Tomorrow, May the fourth, is Star Wars day. I was going to write about it, but I notice that rather like the planet Alderaan, our banks are disappearing. Any similarity between Darth Vader and bank bosses is purely coincidental.
South Leeds Life carried the story last week that Yorkshire Bank plan to close their branch in Middleton next month. We’re also hearing that NatWest plan to close their Hunslet branch. HSBC closed their Beeston Hill branch last year. In fact if you think back a few years a lot of bank branches have closed in South Leeds. It is a trend that is repeated across the country.
As a regeneration professional, I was taught that one indicator of an excluded community, was the lack of a bank. Installing a free ATM (hole in the wall, cash machine) could therefore be a radical act that improved people’s lives. At least most of the banks have left an ATM when they’ve closed their branch in South Leeds recently.
There is a very simple business case for branch closures. Most customers don’t go into their local branch, or at least not very often. You can do most things – check your account, pay in cheques, draw out cash, etc – by post, by telephone or now over the internet. This is convenient for most customers and very convenient for the bank. The bank can now employ fewer staff in one place, rather than a few staff in a lot of places. That’s easier to manage and they can sell off the buildings.
So what’s the complaint about bank branch closures?
Banks aren’t just businesses, they have become a service that we can’t do without. It was Margaret Thatcher (her again) that repealed the Truck Acts, which gave workers the right to be paid in cash. Successive governments have encouraged, then required pensions and benefits be paid into bank accounts. This process will be completed by the introduction of Universal Credit. The wage packet and the Giro are gone, we all have to have a bank account.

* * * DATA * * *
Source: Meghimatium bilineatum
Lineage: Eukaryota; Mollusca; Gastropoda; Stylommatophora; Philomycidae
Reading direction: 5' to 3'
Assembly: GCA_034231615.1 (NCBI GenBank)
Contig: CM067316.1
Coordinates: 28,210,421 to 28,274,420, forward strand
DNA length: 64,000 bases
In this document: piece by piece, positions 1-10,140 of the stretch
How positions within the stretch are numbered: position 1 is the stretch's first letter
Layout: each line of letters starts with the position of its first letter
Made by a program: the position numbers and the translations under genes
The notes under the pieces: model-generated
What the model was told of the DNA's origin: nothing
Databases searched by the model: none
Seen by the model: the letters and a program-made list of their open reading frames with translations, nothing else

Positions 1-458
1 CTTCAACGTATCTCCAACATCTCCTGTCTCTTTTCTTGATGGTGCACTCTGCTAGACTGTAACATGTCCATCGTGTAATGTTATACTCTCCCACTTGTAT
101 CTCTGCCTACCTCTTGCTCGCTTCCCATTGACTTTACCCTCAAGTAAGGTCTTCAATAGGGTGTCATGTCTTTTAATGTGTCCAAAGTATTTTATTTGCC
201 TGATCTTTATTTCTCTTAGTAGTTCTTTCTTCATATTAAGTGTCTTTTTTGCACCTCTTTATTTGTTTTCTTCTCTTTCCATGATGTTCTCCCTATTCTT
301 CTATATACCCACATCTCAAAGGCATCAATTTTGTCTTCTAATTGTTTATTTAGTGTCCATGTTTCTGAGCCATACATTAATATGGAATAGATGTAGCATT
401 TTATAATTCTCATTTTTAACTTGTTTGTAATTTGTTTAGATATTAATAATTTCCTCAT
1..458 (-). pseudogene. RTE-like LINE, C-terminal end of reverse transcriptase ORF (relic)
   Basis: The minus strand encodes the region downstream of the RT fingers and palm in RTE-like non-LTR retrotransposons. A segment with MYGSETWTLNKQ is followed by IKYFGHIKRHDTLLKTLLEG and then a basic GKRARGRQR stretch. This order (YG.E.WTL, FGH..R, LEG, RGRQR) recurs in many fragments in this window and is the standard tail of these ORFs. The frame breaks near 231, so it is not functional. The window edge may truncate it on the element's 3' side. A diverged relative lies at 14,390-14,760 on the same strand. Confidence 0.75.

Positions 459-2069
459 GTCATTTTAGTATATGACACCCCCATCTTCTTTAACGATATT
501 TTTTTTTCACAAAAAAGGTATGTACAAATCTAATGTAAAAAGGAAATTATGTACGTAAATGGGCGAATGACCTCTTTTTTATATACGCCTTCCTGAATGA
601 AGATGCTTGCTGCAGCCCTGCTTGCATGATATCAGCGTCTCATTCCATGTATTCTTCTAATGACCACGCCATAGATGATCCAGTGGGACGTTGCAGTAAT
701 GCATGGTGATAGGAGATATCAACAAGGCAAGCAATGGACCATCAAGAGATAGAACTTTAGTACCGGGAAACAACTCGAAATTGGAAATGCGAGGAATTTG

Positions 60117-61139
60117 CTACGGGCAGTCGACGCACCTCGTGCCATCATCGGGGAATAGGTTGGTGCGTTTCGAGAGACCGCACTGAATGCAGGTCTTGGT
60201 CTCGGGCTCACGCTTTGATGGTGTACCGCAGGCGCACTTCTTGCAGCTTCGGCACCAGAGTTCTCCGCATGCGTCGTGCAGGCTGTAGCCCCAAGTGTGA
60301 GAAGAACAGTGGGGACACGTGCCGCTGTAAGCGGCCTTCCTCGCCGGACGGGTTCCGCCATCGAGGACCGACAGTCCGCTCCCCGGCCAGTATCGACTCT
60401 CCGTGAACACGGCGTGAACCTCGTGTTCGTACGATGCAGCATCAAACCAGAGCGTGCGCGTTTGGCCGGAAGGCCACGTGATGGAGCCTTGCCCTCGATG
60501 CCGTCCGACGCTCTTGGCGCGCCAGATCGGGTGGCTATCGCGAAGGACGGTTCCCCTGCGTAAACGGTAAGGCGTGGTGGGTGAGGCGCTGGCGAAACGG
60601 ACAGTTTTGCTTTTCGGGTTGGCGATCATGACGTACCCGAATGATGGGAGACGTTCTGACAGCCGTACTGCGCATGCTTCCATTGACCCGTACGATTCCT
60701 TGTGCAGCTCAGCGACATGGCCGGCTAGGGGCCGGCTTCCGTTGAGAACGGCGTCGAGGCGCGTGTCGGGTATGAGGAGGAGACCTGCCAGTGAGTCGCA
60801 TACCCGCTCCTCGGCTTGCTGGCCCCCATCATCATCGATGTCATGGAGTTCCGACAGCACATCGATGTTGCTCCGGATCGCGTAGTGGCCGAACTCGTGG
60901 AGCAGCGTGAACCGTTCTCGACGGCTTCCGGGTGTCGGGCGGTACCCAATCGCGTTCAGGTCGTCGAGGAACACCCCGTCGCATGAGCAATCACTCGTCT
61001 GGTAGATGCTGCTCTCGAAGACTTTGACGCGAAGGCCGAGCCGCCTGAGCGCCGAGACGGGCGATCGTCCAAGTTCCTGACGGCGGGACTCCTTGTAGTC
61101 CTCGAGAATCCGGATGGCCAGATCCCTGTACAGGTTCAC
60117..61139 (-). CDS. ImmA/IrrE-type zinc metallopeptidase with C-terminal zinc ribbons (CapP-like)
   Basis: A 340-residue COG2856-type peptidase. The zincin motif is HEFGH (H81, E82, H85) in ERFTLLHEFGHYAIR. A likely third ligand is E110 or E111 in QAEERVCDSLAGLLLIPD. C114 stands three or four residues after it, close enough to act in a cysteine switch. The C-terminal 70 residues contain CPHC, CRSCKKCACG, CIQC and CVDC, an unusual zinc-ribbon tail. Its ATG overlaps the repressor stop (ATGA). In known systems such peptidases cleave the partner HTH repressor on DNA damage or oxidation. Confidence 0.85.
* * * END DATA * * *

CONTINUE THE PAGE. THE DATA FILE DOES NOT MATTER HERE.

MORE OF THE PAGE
If banks were just a business they could move their operation where they like – they can take the risk that they will lose customers. But if they have become a service, don’t they then have a responsibility to serve?
We have lost a lot of our Sub Post Offices, but at least that was planned. 90% of people, I think, live within so many miles of a Sub Post Office. It seems we need similar regulations that state that bank branches must be located within a certain distance of where people live. Of course we have competing banks, so this responsibility will have to be shared out – Yorkshire Bank can have Middleton, NatWest can have Hunslet …
I don’t know about you, but I’m seeing a bigger picture here.
Society is currently organised on business lines, the market decides, in this case that Yorkshire Bank should close its Middleton branch. The business makes more profit, which must be good, right? On no, hang on, that goes to the shareholders and the bosses. But we get jobs right? Oh no they’re closing the local branch.
The market is brilliant isn’t it? The former HSBC on Beeston Road is being converted into a pharmacy. Very useful, except that it’s next door to Boots and across the road from an independent pharmacy. I know we have poor health in Beeston, but that’s ridiculous!
Alternatively, we could organise society so that businesses serve the majority of people. Essential services like banks and shops could be located where we need them, rather than where they want to be. I think it’s called planning, or possibly even (whisper it) Socialism. It’s pretty radical, but isn’t it worth a shot?
I’ll be back next week with more of my views from South of the River. If you’re on Twitter, you can follow me: @BeestonJeremy.